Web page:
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May I have a word: And they danced by the light of the moon, the moon, the moon

Readers respond in a big way to a limerick challenge.

Cyd Charisse and Gene Kelly, stars of the 1954 film "Brigadoon."Wikimedia Commons

The challenge last time was to write the final three lines of a limerick whose first two lines were:

They stumbled upon Brigadoon

On a beautiful spring afternoon.

This must have been an easy task for ye, because it was a hard one for me: I simply couldn’t choose one reader to whom to award bragging rights. Hereby and herewith, I award those rights to versifiers in each of eight categories.

Best match with the musical’s storyline

Stephen Mulloney, of West Roxbury, came up with:

In the short time allotted / Tommy got so besotted / He’s not leaving there any time soon!


Best job of bringing the story into the 21st century

There were a lot of strong contenders in this category. I’m naming Weston’s Joel Angiolillo, Quincy’s Michael Czitrom, and Acton’s Larry C. Kerpelman co-winners.

Here’s Joel’s contribution:

They cried as a pair, / “This scene we will share!” / And so soon Brigadoon was on Zoom.

And Michael’s:

Finding the movie annoying / And the songs to be cloying, / Switched to Netflix to watch “Paper Moon.”

And Larry’s:

But their timing was wrong, / For they couldn’t stay long, / ’Cause their Uber arrived all too soon.

Best rhyme in the last line

Rob Kahn, of Danvers, takes this category.

She trilled on the flute / While he opened the boot / And assembled his contrabassoon.

Most creative and consequential use of punctuation

The silent modification in Hudson resident Margery Goldstein’s first line strikes me as inspired, and therefore I’m including all five lines:

They stumbled upon “Brigadoon” / On a beautiful spring afternoon / But they were so tipsy / They thought it was “Gypsy,” / And kept calling out for June.

Best local reference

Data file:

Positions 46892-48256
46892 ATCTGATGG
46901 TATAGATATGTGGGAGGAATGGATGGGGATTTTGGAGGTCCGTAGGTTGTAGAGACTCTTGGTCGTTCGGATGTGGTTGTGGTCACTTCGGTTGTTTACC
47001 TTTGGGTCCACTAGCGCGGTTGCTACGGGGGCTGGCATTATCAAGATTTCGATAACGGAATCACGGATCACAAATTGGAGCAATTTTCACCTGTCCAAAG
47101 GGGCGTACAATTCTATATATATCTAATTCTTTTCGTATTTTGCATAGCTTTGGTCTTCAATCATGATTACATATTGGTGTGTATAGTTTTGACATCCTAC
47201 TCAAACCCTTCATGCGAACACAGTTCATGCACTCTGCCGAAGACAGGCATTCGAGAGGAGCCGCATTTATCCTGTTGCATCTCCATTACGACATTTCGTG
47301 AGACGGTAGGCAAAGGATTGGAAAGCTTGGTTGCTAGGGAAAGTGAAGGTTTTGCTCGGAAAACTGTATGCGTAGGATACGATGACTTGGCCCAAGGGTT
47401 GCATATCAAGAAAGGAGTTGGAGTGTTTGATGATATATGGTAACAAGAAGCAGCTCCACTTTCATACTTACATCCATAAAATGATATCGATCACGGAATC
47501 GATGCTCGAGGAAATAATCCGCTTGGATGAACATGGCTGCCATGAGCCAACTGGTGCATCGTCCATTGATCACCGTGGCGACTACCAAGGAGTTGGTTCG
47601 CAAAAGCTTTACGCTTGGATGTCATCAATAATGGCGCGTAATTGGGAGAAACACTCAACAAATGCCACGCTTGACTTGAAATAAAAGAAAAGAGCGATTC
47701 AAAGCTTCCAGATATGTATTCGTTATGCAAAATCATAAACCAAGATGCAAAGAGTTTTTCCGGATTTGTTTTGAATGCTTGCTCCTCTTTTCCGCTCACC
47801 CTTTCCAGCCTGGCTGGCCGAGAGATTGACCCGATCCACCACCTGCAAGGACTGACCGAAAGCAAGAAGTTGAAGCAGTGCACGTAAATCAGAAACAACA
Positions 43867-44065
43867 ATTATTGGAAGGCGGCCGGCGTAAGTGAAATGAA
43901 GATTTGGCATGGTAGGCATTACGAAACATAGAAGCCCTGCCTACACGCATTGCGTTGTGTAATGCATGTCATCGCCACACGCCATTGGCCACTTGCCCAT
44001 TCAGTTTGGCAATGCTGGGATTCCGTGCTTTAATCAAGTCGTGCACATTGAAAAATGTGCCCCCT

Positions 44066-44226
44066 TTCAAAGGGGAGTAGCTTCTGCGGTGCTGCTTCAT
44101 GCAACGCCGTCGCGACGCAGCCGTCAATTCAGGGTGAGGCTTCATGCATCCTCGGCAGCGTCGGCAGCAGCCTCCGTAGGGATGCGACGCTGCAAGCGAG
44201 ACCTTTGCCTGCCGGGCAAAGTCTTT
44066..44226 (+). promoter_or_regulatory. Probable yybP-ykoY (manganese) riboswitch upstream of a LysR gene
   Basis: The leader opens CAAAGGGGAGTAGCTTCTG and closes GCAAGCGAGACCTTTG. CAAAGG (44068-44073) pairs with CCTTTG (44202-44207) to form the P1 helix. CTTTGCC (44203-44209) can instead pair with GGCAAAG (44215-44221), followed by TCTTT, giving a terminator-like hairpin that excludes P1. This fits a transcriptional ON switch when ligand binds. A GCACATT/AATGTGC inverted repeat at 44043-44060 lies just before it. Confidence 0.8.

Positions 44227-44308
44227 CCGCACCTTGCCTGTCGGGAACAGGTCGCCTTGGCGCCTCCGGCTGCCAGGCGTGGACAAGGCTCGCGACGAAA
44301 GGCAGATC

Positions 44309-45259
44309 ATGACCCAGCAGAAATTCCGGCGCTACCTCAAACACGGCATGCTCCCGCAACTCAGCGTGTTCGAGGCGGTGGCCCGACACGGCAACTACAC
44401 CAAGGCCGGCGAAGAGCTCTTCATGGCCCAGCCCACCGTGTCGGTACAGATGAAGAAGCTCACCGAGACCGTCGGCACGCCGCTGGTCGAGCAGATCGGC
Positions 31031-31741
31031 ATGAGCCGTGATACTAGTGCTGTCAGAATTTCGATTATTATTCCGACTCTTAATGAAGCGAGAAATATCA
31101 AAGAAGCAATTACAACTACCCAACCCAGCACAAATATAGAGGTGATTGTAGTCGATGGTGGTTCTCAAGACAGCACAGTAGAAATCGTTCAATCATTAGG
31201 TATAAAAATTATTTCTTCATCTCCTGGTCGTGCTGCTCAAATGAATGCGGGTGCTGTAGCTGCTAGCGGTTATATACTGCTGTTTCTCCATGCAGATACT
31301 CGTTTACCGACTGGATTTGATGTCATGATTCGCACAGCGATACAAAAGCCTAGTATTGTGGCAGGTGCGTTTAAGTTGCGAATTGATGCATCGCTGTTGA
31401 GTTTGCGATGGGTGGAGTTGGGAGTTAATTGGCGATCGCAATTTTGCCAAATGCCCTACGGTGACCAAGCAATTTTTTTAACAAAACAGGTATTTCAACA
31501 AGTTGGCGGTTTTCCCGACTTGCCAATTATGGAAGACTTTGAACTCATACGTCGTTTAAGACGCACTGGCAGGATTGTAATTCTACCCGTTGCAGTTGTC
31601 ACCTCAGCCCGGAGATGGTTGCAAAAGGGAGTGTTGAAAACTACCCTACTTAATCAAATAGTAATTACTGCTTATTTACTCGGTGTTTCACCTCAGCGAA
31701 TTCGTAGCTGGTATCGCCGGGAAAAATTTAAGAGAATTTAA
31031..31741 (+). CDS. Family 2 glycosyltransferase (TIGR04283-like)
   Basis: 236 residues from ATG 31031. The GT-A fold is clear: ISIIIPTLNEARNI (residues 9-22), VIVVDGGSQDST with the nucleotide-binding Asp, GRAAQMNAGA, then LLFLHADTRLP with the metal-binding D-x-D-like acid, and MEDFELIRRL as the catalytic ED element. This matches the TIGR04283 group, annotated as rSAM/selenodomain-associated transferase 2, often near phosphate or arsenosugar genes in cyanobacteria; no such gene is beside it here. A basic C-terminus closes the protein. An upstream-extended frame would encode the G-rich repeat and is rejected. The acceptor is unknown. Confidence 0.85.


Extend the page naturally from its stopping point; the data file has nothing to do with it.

This one’s a tie between John Lane, of Falmouth, for:


The Celts came to play / They lit up the parquet / And set the Garden abloom!

and Norm Quesnel, of Framingham, for:

Not just for one day. / No, we chose to stay. / But we’ll never forget, uh, Bostoon?

Best nod to limerick tradition

Edith Maxwell, of Amesbury, offered:

Where a girl from Nantucket / Sat down on a bucket / And said, “Will you sing us a tune?”

Best use of borrowed material

Bill Ossmann, of Acton, wrote: “Your proposed limerick fits beautifully with lines from ‘The Owl and the Pussycat.’”

They dined upon mince, / And slices of quince, / Which they ate with a runcible spoon.

Best use of material borrowed from my column

Michael Biales, of Acton, went meta on me.

But one soon said in fear, / “They don’t serve quahogs here. / Let’s skedaddle and do it quite soon.”

Well done, everyone!

On to our next challenge. This column started out by asking you to coin words to help other readers who felt a need for them. Perhaps you too have a meaning in search of a word? Please do send it along. The “May I Have a Word” community would love to craft a new word just for you.

In the meantime, can you help Hatsy Shields, of Hamilton? When you’re talking with other people about the virtues and downsides of chatbots or social media apps or comparing new TVs, what are you doing? She is looking for a word, “parallel to gossiping, for having social conversations about technological things.”


Please send me your coinages by noon on the Friday before April Fool’s Day, at Barbara.Wallraff@globe.com, and kindly include where you live.

Barbara Wallraff is a writer and editor who lives in Cambridge.